Sense & Insensibility
Galloway’s last punch at Blair
If you are wondering who has most gall among the present lot of British MPs then you will invariably end up with the name George Galloway, the Labour MP, for a number of reasons. This gregarious and wickedly witty MP with a runaway tongue is known for his anti-Bush and Blair utterings, which, at times, even his staunch supporters find difficult to digest.Galloway has an everlasting reservoir of invectives, all tailor-made, to launch his attacks on his two prized political enemies. He has been the most vocal critique of the Iraq policies of Britain and the USA, and he never tried to hide his feelings in private or in public.
But many across the world found his way with words not quite palatable, which, more often than not, touched upon the profane, to say the least. But, no doubt, this burly politician is pure entertainment to the non-political and non-partisan audience.
Last week, Galloway again came on centre stage to both enrage and entertain the audience with his sarcastic yet scathing comments. In fact, he was on CNN news and never lost a moment to let loose a barrage of verbal volleys laced with abusive words at Tony Blair, Gordon Brown and George W Bush.
He was invited by the CNN newscaster to comment on Blair’s announcement regarding his resignation. He immediately referred to the Iraq war, and explained how the British prime minister had lied his way through to convince the nation to join the unjust war.
He held Blair and Bush responsible for the deaths of hundreds of thousands of Iraqis, and many American and British troops. When the newscaster tried to draw his attention to the successes of Blair at home, on many fronts, he simply brushed him aside by saying that in ten years that was the least one should be able to do. It was apparent that Galloway was not ready to give Blair any credit whatsoever.
Galloway’s bitterness towards the British prime minister was manifest when he tried to imply that Blair’s relationship with Bush was as scandalous as that of Clinton’s with Monica Lewinsky (By golly Galloway! Have a heart! Leave those two in peace!).
At this point the CNN newscaster tried to divert his attention to something else, but Galloway was not to be unnerved. He kept on mauling Blair and Bush in his characteristic style and evoked laughter among his audience.
Perhaps to change the subject of the Iraq war, the newscaster asked him to comment on Blair’s recommendation of Gordon Brown as the future British prime minister.
What Galloway said in reply is totally unprintable here but, in essence, it meant Blair and Brown were two sides of the same coin. So, Mr. Gordon, be prepared to be at the receiving end of the bizarrest possible verbal tirade during the entire length of your tenure in office. Good luck!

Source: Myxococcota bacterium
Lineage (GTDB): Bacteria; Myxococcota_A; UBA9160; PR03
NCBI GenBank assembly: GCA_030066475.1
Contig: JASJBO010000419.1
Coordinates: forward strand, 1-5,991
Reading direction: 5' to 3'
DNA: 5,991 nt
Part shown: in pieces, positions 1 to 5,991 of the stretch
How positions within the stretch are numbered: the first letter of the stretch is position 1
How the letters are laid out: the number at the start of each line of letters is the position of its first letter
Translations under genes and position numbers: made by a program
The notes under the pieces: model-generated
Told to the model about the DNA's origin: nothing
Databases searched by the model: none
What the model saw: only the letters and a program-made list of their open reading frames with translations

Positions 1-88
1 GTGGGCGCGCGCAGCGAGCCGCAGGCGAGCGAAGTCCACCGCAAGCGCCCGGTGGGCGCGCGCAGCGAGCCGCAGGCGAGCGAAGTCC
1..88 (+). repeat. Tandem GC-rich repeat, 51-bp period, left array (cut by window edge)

George Galloway had angered his opponents when he urged the Arab world to rise up and kill British troops in Iraq. He also called on the British soldiers to disobey, in his words, “illegal orders.” Somewhere down the line he uttered: “Iraq is fighting for all the Arabs. Where are the Arab armies?” In a blatant call he even urged the Gulf states to “cripple” the West by cutting off oil supplies.
He further commented: “Even if it is not realistic to ask a non-Iraqi army to come to defend Iraq, we see Arab regimes pumping oil for the countries who are attacking it.We wonder when the Arab leaders will wake up. When are they going to stand by the Iraqi people?”
But the worst shock came when this maverick politician said in May 2006 that it would be “morally justified” for an assassin to target Prime Minister Tony Blair for Britain’s support for the 2003 US-led invasion of Iraq.
In his words, “It would be entirely logical and explicable, and morally equivalent to ordering the deaths of thousands of innocent people in Iraq as Blair did.” The monthly GQ magazine quoted Galloway as saying the above. However, in the same breath, he said that if he knew that anyone was planning such an attack he would inform the police.
Here is more on the incorrigible Galloway. In an interview, Galloway had claimed to have been the best fighter in his school, and that he would enjoy going a few rounds with both Blair and Bush, taking on the two together. In his own words: “They are the sort of men who are ready to fight to the last drop of other people’s blood. They couldn’t personally punch their way out of a paper bag. They send other mothers’ sons to their death, and I find them both deeply repugnant.”
Galloway had called a congressional subcommittee “the mother of all smoke screens,” after he traveled to the United States to deny accusations that he had profited from the UN oil-for-food program.
Well, surely, such unsolicited words of sympathy for the Iraqis did not go down well with most of the politicians in the West. As a result, it is no wonder that George Galloway is not the most popular politician on the two sides of the Atlantic.
But Galloway will surely go on entertaining the world with his raw humour, reminding older audiences of the same genre of humour in the famous “Carry on …” movie series of Britain.